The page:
Just as a stream flows smoothly on as long as it encounters no obstruction, so the nature of man and animal is such that we never really notice or become conscious of what is agreeable to our will; if we are to notice something, our will has to have been thwarted, has to have experienced a shock of some kind."
- Arthur Schopenhauer
We recently purchased our first, slightly used, 55-gallon fish tank.
I know you’re asking yourself, "How could she possibly get a story out of buying a new tank? Just fill it with water, throw a few fish in, and hope all goes well."
Well, in the normal household you’re probably right. And at first, that’s all we thought it would be. In fact, everything did go well at first. We followed all the directions: carefully placed the gravel in the bottom of the tank, gently placed the plants into the gravel, and cautiously filled with water. Fifty-five gallons of water, to be exact.
As I stood over the tank, watching the little plastic bags of fish float at the top of what would soon become their new home, something happened. The moment of tranquility vanished as if though it had never been there. It was right then that the plug in the base of the tank broke off. Fish water and little pieces of white and tan gravel, and plastic green plants began to stream from the base of the tank. The scene was something from a fish horror movie, as the huge underwater tornado created a whirling mass of gravel and plastic trees as it swirled out the bottom of the tank onto our new Oriental rug.
Thinking quickly, I did what any normal, college-educated person would do in such a situation. I jammed my thumb into the hole, and screamed for help.
My husband ran into the room, thinking I was under some kind of attack by the fish (he’d had an unfortunate incident with an overly aggressive Oscar fish earlier that day), and burst into laughter as I sat there with my thumb lodged into the bottom of the tank, as water continued to drip onto the floor with the other 20 gallons that I was sitting in.
Being the handy guy he is, he was able to quickly fashion a type of plug from cloth and leftover plastic screws and we somehow managed to jam it into the offending plug.
But it was not over yet. Now we were on the lookout for a new plastic screw that would fit into the hole of our used aquarium. We drove first to PetsMart, then to PetCo, then to a number of aquarium stores that were situated some 10 miles away. As it turns out, the manufacturer of our aquarium was no longer in business, probably because of the faulty plastic plugs, and no one had the part that we so desperately needed.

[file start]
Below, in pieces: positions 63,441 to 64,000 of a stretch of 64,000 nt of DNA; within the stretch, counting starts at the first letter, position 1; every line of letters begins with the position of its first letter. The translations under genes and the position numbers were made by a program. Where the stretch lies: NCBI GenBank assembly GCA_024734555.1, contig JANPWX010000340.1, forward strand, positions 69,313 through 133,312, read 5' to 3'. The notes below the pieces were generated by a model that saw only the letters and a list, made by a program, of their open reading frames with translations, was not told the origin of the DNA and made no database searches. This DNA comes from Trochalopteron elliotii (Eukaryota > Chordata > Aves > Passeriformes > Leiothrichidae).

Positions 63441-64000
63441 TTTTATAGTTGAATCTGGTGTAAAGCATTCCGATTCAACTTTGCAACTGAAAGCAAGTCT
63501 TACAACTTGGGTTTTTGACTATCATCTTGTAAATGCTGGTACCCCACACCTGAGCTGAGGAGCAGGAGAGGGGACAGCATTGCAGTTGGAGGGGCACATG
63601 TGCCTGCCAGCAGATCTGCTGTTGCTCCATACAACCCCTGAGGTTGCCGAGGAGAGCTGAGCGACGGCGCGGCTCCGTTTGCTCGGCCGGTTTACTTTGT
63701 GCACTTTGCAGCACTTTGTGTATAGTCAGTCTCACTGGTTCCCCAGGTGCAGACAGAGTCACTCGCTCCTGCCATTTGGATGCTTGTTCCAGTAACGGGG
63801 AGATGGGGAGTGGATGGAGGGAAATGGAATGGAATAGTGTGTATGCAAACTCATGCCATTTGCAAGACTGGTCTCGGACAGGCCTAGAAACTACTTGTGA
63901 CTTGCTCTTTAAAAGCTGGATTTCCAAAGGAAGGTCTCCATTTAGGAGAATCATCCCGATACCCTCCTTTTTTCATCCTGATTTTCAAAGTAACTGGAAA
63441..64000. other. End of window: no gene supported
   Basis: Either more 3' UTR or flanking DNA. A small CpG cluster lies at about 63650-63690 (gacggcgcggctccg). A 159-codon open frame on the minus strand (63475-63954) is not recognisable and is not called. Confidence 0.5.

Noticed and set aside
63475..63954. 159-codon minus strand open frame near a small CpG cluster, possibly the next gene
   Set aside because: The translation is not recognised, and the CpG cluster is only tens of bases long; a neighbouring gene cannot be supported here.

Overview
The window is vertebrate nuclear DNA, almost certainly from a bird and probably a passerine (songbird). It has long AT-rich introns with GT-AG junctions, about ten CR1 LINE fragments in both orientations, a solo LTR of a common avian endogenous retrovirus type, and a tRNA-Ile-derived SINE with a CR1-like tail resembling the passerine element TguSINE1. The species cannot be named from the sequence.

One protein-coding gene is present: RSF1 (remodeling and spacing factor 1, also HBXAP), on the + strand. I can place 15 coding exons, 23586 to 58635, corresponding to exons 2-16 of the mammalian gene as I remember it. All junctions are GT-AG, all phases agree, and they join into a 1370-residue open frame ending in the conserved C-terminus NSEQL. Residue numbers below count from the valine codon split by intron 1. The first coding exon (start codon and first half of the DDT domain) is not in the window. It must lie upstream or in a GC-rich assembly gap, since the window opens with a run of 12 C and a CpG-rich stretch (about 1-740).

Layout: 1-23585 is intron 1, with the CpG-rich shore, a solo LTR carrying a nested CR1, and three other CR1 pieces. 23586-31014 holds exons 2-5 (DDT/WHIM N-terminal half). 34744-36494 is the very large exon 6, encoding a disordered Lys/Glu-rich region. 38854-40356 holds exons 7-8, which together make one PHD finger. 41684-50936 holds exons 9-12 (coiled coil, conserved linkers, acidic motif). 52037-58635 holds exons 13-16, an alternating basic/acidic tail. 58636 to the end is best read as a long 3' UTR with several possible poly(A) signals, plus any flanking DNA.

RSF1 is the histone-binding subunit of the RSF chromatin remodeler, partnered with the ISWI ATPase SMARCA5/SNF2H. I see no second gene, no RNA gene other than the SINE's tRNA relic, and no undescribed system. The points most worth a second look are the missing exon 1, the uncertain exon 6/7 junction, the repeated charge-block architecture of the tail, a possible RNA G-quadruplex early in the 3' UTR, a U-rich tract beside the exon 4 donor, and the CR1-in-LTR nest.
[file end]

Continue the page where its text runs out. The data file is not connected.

We were now 55 minutes into our little odyssey, and the fish in the plastic bags had relatively little time left in their temporary homes. We had left them floating mid-tank, as the water dripped slowly out onto the rug.
We recovered the plug that we needed at a large "fish supply" warehouse in central Mesa. The owners were avid collectors of everything even remotely fishy, and somehow had secured one of the out-of-business plugs that we needed. We grabbed it and rushed home, anxious to see the fate of our newest additions.
Entering the room, we were greeted by three of our felines, all of whom sat at the top of the tank playing "float the fish". They gently batted the plastic bags around the water like little boats. How they managed to avoid puncturing any of the bags, or giving any of the fish heart attacks, or avoiding little "shipwrecks" is beyond me.
And so, we shooed the cats away and quickly repaired the tank, once again filling it with water before releasing our new aqua friends.
I’m proud to say that they are still alive and well today! They are even breeding, and having little baby fishes that I’m hoping will not get sucked out of the plug. But, at least we know where to buy a new one…
About the Author
Stacy Mantle is a freelance writer who currently resides in the southwestern deserts of Arizona with a number of cats, a coyote/wolf hybrid, and a very understanding husband. Her writing has appeared in publications such as The Arabian Horse Times, Today’s AZ Woman, and Pets Illustrated. Many of her stories and articles have been translated into several languages, and now reach an international audience. Quickly becoming known as "…the Erma Bombeck of animals", her writing has skyrocketed to new heights as she records the stories of those she loves, inspiring the reader to learn why we have all come to love the animals we share our lives with. She is the author of Conquering the Food Chain: Living Amongst Animals (Without Becoming One), which is available in Barnes & Noble bookstores nationwide, as well as online at www.bn.com or www.amazon.com.